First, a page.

Many phenomena in the quantum world cannot be investigated directly in the laboratory, and even supercomputers fail when trying to simulate them. However, scientists are now able to control various quantum systems in the laboratory very precisely and these systems can be used to simulate other quantum systems. Such Quantum Simulators are therefore considered to be one of the first concrete applications of the second quantum revolution.

However, the characterization of large quantum states, which is necessary to guide the development of large-scale quantum simulators, proves to be difficult. The current gold standard for quantum-state characterization in the laboratory - quantum-state tomography - is only suitable for small quantum systems composed of a handful of quantum particles. Researchers from the Institute of Experimental Physics at the University of Innsbruck and the Institute for Quantum Optics and Quantum Information of the Austrian Academy of Sciences have now established a new method in the laboratory that can be used to efficiently characterize large quantum states.

**A collaborative effort**

In ion traps, charged atoms (ions) are cooled to temperatures close to absolute zero and manipulated with the aid of lasers. Such systems represent a promising approach to performing quantum simulations that can go beyond the capabilities of modern supercomputers. The Innsbruck quantum physicists are amongst the world leaders in this field and can currently entangle 20 or more ions in their traps. In order to fully characterize such large quantum systems, they need new methods. For this, theorists around Martin Plenio from the University of Ulm, Germany, came to their aid. In 2010, the Plenio team proposed a new method for the characterization of complex quantum states called matrix-product-state tomography. Using this method, the state of a group of entangled quantum particles can be estimated precisely without the effort increasing dramatically as the number of particles in the group is increased. In collaboration with the teams around Martin Plenio from Ulm and Andrew Daley from the University of Strathclyde in Scotland, the Innsbruck experimental physicists around Christian Roos, Ben Lanyon and Christine Maier have now implemented this procedure in the laboratory.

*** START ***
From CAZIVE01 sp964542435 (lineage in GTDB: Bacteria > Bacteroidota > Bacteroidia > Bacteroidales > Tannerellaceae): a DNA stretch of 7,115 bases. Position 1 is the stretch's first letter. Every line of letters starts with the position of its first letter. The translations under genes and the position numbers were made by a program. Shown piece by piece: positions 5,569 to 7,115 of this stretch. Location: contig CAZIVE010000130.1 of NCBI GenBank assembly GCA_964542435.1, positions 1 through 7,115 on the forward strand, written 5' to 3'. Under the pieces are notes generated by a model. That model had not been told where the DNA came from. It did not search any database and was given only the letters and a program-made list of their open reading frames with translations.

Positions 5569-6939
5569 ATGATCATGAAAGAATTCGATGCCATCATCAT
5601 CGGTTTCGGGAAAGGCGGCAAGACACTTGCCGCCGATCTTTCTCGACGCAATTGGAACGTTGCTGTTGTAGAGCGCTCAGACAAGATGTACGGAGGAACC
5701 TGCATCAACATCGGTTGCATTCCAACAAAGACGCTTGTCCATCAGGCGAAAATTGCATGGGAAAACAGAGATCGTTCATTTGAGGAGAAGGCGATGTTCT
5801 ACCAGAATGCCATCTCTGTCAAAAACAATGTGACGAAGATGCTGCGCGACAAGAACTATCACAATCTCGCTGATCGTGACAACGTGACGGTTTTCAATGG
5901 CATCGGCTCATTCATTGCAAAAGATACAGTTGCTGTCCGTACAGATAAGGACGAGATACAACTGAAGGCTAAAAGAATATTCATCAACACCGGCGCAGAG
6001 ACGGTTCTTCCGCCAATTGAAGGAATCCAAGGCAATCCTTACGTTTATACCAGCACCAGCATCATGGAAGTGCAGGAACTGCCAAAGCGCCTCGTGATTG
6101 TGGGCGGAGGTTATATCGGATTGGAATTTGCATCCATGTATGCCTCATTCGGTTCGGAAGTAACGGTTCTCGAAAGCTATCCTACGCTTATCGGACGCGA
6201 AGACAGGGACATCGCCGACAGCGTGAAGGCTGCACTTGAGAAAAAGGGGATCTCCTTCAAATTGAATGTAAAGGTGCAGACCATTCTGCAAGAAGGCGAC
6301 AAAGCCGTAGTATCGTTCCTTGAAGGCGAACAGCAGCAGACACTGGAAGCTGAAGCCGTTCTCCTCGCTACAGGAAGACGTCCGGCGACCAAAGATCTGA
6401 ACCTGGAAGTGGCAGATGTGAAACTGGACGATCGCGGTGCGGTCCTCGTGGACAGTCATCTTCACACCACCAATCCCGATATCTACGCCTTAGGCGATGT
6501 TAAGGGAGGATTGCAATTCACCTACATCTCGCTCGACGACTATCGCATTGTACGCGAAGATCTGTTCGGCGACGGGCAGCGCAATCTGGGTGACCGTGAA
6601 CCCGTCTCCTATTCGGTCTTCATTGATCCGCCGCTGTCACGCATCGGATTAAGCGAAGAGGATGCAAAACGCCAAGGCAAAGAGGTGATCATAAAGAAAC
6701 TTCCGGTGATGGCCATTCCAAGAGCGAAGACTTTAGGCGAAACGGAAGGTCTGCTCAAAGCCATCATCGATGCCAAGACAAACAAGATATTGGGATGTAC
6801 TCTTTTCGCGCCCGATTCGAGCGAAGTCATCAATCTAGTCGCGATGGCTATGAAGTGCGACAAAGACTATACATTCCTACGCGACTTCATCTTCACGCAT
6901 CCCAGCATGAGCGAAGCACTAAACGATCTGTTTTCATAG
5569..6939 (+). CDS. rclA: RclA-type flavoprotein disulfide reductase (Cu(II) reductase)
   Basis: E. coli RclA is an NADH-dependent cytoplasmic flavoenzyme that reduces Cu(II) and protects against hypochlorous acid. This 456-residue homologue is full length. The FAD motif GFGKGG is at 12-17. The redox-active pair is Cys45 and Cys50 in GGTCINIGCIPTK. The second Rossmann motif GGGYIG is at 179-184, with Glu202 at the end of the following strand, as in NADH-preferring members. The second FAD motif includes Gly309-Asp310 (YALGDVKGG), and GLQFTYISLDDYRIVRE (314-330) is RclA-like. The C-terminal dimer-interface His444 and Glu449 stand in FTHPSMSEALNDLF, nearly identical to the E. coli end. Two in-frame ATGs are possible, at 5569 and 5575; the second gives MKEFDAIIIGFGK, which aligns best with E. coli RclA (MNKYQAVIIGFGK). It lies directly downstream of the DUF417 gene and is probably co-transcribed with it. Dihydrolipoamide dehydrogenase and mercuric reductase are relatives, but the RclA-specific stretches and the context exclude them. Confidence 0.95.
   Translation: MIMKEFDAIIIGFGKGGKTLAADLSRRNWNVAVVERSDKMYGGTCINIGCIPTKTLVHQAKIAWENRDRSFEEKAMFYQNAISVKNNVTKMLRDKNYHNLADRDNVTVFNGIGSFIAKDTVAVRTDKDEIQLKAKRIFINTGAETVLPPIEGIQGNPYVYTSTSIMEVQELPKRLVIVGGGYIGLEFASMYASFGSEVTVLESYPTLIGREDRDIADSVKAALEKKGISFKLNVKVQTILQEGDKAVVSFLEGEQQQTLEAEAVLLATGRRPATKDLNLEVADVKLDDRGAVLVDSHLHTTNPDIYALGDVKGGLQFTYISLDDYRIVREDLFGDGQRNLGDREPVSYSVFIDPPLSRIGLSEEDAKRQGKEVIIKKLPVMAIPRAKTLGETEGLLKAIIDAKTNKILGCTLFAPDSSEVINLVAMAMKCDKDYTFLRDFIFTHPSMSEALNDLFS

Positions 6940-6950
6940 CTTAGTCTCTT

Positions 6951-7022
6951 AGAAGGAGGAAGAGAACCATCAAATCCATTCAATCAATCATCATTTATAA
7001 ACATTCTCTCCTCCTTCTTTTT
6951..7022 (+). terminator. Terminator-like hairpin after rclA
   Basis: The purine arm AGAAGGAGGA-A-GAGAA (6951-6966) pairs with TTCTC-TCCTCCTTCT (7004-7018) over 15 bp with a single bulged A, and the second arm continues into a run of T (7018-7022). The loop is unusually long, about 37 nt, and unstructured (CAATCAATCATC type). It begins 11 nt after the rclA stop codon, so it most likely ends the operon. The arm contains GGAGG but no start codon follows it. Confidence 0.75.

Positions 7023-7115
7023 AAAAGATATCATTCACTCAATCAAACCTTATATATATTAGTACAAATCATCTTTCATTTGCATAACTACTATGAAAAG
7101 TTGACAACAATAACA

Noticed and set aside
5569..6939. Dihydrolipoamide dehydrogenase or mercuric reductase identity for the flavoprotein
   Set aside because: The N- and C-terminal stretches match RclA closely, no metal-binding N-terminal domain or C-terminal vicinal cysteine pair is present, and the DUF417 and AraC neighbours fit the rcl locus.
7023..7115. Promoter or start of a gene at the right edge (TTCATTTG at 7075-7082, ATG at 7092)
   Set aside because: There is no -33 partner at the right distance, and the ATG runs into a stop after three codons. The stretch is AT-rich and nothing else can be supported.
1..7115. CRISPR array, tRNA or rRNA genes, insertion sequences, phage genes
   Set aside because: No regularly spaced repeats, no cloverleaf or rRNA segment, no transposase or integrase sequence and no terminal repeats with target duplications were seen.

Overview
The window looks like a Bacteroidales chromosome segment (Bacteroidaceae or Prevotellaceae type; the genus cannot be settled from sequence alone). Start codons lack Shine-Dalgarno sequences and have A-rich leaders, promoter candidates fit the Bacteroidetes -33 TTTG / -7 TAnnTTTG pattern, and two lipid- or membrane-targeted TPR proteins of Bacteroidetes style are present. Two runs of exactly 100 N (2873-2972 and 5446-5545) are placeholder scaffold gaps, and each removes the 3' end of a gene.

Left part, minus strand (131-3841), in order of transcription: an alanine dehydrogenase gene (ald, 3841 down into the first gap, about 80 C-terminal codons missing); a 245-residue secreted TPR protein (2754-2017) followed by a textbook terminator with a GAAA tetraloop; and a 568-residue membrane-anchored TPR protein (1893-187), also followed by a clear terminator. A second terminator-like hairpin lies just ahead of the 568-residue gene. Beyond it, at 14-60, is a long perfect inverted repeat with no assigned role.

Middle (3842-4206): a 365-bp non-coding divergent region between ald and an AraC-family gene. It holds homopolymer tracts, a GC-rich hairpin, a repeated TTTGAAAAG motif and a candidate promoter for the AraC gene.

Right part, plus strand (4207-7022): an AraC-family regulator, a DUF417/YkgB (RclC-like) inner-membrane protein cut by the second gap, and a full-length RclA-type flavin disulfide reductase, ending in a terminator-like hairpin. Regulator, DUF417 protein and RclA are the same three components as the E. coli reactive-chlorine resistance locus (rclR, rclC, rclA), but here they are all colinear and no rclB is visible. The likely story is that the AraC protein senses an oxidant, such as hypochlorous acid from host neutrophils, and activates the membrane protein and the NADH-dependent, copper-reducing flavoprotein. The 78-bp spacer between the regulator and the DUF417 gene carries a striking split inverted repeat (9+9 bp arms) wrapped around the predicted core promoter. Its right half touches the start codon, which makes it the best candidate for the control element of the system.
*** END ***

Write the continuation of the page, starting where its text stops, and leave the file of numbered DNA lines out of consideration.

**More efficient measurements**

As a test case, the physicists built a quantum simulator with up to 14 quantum bits (atoms), that was first prepared in a simple initial state without quantum correlations. Next, the researchers entangled the atoms with laser light and observed the dynamical propagation of entanglement in the system. "With the new method, we can determine the quantum state of the whole system by measuring only a small fraction of the system properties," says START prize winner Ben Lanyon. The theorists around Martin Plenio took the characterization of the global quantum state from the measured data: "The method is based on the fact that we can theoretically describe locally-distributed entanglement well and can now also measure it in the laboratory."

When the work group of Rainer Blatt realized the first quantum byte in 2005, more than 6,000 measurements were required for the characterization of the quantum state, taken over a period of ten hours. The new method requires only 27 measurements to characterise the same size system, taken over around 10 minutes. "We were able to show that this method can be used to identify large and complex quantum states efficiently," says Christine Maier, a team member from Innsbruck. Now the scientists want to further develop the algorithms so that they can also be used flexibly by other research groups.

**New gold standard**

The new method allows the complete characterization of systems containing large numbers of correlated quantum particles and thus provides a comparison option for quantum simulations. "We can use the new technique to calibrate quantum simulators, by comparing the states that we find in the lab with the ones expected from analytical calculations," explains Christian Roos. "Then we know if the simulator does what we want." The new method offers physicians a tool for many applications and could become a new standard for quantum simulations.